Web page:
Steve Jobs took over the company in 1997, and Apple has generated a profit each fiscal year since 2003. Since 2003, Apple has consistently traded at an average P/E ratio of 32.17, which is consistent with today's current P/E of 33. You can tell that traders have done their homework and are strict followers of the P/E valuation.

If you're like me, you don't care too much about current P/E ratios because they are calculated from past results. The number that really matters is the forward P/E ratio because it is calculated from future estimated earnings. Well, the average forward P/E ratio for Apple since 2003 is 22.48. Any guesses what it is now?

Based on the new accounting rules soon to be put in place, and the 37 billion in cash that Apple has on its books, Apple's forward P/E is below 13. This stock has not been priced this cheaply since Steve Jobs came back to Apple in 1997.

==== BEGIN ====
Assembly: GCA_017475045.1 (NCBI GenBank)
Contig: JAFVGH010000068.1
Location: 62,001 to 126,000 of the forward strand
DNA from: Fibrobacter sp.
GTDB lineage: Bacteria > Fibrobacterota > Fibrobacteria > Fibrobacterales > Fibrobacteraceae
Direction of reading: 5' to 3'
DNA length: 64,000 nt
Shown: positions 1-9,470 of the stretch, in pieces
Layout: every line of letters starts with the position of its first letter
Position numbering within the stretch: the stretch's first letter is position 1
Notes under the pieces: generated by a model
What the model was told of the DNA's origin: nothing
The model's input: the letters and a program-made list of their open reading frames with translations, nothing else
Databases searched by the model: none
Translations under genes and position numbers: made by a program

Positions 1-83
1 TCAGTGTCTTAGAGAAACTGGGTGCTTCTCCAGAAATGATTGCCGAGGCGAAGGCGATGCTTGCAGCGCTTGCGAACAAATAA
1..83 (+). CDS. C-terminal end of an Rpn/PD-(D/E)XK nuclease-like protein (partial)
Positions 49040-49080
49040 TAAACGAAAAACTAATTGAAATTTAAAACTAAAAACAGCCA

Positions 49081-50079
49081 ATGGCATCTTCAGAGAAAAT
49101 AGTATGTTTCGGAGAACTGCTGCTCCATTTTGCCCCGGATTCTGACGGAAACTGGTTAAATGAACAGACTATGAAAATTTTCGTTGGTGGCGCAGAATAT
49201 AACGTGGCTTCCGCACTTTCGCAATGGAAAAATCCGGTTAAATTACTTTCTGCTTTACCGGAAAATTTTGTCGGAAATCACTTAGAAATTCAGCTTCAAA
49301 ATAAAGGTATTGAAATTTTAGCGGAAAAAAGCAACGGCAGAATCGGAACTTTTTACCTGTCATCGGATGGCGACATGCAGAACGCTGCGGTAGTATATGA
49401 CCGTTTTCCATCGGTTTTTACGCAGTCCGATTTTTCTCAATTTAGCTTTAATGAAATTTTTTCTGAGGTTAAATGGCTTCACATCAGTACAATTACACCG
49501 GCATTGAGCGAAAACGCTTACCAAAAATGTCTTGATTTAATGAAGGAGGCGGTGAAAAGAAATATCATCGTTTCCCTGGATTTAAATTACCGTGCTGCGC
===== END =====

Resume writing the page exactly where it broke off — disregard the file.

What should Apple stock be priced at according to its historical P/E norms? Based on expected earnings per share of only $11.70 in fiscal 2010 (many think earnings per share according to the new accounting standard will end up closer to $13) the stock should be priced at $263 today and should reach $376 by Sept. 30, 2010. These prices do not reflect great years for Apple, they simply reflect the averages.

You want to know what a great year would look like on Sept. 30, 2010? Let's use the P/E ratio from just before the recession began in 2007. With the iPhone added to the Mac and iPod lines, Apple stock was soaring. Its forward P/E was 28.63 and its current P/E on Sept. 30, 2007 was 39.05. If we used those ratios in 2010, it would put Apple stock at $456 by the close of its fiscal year on Sept. 30.

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